Dandaleith Pictish Stone and others

_44526442_stonehenge_512

A few days ago, I was fascinated to learn of the Dandaleith Stone, a huge piece of Pictish decorated stone that was recently unearthed in Scotland. This discovery particularly interested me, because it apparently came to light after being struck by a plough, which implies that it wasn’t buried deep beneath the ground. Apparently, it had been lying in place for centuries in a ‘shallow grave’, so a fortunate chance discovery has led to this wonder being displayed for us all to see, marvel at and study.

My thoughts inevitably led to Stonehenge, a huge monument that has been despoiled over the millennia, while there’s a case that this gradual destruction began shortly after the Roman invasion of Britain in 43 AD. We know that it was systematically ransacked centuries ago, so when we look at a reconstructed image of the monument as it might have looked upon completion, we can see that a great many sarsens and bluestones are physically missing from the site.

Around seven years ago, I presented a case that a missing ‘altar stone’ from Stonehenge, as described by Inigo Jones in the seventeenth century, now stands as two separate stones in the village of Berwick St James, although the convolutions of the historical account suggests that this altar stone may still be somewhere in London. Regardless of whether I’m right or wrong about the stones in Berwick St James, it stands to reason that a good number of other stones from Stonehenge still await discovery, while my informed guess is that they’ll be found in the Stonehenge landscape itself.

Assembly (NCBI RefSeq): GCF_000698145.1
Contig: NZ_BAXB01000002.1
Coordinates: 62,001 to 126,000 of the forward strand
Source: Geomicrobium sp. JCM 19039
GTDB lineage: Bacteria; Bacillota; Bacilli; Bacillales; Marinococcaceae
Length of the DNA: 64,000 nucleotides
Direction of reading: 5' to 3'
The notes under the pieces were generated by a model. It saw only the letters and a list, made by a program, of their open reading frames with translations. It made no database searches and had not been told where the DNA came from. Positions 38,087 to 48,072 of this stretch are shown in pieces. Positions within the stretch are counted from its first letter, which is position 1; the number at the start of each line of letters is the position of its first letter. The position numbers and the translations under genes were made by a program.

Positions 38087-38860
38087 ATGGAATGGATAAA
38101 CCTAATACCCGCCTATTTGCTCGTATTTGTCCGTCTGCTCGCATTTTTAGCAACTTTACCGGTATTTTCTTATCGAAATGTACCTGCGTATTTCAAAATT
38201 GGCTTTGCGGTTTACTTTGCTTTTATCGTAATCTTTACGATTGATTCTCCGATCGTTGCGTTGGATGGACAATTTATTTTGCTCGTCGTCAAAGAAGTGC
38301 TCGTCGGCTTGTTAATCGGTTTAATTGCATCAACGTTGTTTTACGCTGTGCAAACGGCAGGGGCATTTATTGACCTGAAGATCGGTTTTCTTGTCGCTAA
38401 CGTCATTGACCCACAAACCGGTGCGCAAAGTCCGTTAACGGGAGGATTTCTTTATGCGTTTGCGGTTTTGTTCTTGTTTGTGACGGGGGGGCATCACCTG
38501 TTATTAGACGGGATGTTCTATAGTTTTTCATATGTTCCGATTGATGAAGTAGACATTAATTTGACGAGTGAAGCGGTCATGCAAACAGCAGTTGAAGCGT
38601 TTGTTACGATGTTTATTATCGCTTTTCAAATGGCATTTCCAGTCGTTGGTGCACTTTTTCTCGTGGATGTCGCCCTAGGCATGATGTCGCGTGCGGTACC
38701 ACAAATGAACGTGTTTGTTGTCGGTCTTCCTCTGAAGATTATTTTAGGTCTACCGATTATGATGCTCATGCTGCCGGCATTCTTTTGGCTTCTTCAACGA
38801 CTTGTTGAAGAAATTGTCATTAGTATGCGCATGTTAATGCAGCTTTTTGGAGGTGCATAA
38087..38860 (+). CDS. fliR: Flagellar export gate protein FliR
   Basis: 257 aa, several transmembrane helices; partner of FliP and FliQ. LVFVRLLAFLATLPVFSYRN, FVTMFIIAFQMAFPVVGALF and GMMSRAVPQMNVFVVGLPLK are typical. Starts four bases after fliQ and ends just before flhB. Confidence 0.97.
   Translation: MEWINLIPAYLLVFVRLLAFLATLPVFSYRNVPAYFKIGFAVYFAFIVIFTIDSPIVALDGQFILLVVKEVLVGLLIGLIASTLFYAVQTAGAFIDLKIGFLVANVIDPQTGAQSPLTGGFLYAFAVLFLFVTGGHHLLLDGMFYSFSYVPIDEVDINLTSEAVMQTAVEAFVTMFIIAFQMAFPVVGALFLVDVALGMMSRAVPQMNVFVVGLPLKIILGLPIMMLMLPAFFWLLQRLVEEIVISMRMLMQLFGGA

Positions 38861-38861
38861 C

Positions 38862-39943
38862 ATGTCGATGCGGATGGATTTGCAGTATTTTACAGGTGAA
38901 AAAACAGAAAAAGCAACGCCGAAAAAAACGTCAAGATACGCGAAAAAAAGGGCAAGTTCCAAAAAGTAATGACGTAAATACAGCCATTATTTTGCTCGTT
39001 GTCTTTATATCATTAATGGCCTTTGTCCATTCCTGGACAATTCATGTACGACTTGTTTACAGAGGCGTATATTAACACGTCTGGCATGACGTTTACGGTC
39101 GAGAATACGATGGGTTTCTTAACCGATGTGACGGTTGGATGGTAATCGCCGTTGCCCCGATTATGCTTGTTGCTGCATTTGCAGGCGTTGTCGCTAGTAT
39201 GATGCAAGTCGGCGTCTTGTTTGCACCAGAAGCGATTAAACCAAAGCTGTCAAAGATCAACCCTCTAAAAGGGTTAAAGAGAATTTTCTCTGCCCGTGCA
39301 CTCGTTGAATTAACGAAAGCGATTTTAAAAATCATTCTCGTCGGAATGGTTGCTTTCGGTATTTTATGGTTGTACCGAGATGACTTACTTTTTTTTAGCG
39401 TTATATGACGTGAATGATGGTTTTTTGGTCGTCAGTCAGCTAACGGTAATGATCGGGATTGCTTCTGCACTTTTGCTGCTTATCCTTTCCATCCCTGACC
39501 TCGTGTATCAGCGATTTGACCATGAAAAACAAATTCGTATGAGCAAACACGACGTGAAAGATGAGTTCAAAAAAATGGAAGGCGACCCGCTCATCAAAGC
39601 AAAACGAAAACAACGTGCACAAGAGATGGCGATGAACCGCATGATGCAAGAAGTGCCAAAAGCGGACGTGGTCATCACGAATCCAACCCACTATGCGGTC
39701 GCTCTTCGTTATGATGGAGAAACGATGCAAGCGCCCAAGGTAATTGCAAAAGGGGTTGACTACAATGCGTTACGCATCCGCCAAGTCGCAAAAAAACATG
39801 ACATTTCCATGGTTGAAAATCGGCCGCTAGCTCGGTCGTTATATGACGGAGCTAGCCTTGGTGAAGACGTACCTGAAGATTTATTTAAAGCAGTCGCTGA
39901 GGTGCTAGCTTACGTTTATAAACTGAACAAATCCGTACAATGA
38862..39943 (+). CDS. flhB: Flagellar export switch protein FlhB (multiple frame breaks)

On balance, I think it’s unlikely that all the missing stones were smashed into dust, if only because of what we know of how incredibly tough sarsen is, so the chances are that they’re either buried in some shallow foundations of a more recent building, or else one or more may even be on display above ground, patiently waiting for the day when some literary or historical detective work will lead a geologist to examine them a declare that they were once part of the most mesmerising prehistoric monument on Earth.

unnamed

Advertisements
This entry was posted in Antiquities, Stonehenge. Bookmark the permalink.

Leave a Reply

Fill in your details below or click an icon to log in:

WordPress.com Logo

You are commenting using your WordPress.com account. Log Out / Change )

Twitter picture

You are commenting using your Twitter account. Log Out / Change )

Facebook photo

You are commenting using your Facebook account. Log Out / Change )

Google+ photo

You are commenting using your Google+ account. Log Out / Change )

Connecting to %s